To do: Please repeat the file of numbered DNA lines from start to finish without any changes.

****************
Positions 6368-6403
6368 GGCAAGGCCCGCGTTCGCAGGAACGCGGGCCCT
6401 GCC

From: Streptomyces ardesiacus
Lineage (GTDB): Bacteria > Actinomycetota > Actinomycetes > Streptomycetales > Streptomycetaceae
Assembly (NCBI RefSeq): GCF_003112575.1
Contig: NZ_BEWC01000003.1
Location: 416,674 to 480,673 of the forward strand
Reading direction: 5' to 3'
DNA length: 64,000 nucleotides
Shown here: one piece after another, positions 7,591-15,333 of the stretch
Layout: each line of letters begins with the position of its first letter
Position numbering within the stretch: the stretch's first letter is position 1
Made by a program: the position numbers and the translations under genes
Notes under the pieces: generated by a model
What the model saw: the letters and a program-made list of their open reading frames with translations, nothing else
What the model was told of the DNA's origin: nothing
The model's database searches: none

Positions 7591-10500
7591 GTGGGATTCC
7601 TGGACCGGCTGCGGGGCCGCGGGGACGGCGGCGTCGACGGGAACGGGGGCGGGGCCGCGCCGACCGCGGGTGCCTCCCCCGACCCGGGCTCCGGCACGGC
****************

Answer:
Positions 6368-6403
6368 GGCAAGGCCCGCGTTCGCAGGAACGCGGGCCCT
6401 GCC

From: Streptomyces ardesiacus
Lineage (GTDB): Bacteria > Actinomycetota > Actinomycetes > Streptomycetales > Streptomycetaceae
Assembly (NCBI RefSeq): GCF_003112575.1
Contig: NZ_BEWC01000003.1
Location: 416,674 to 480,673 of the forward strand
Reading direction: 5' to 3'
DNA length: 64,000 nucleotides
Shown here: one piece after another, positions 7,591-15,333 of the stretch
Layout: each line of letters begins with the position of its first letter
Position numbering within the stretch: the stretch's first letter is position 1
Made by a program: the position numbers and the translations under genes
Notes under the pieces: generated by a model
What the model saw: the letters and a program-made list of their open reading frames with translations, nothing else
What the model was told of the DNA's origin: nothing
The model's database searches: none

Positions 7591-10500
7591 GTGGGATTCC
7601 TGGACCGGCTGCGGGGCCGCGGGGACGGCGGCGTCGACGGGAACGGGGGCGGGGCCGCGCCGACCGCGGGTGCCTCCCCCGACCCGGGCTCCGGCACGGC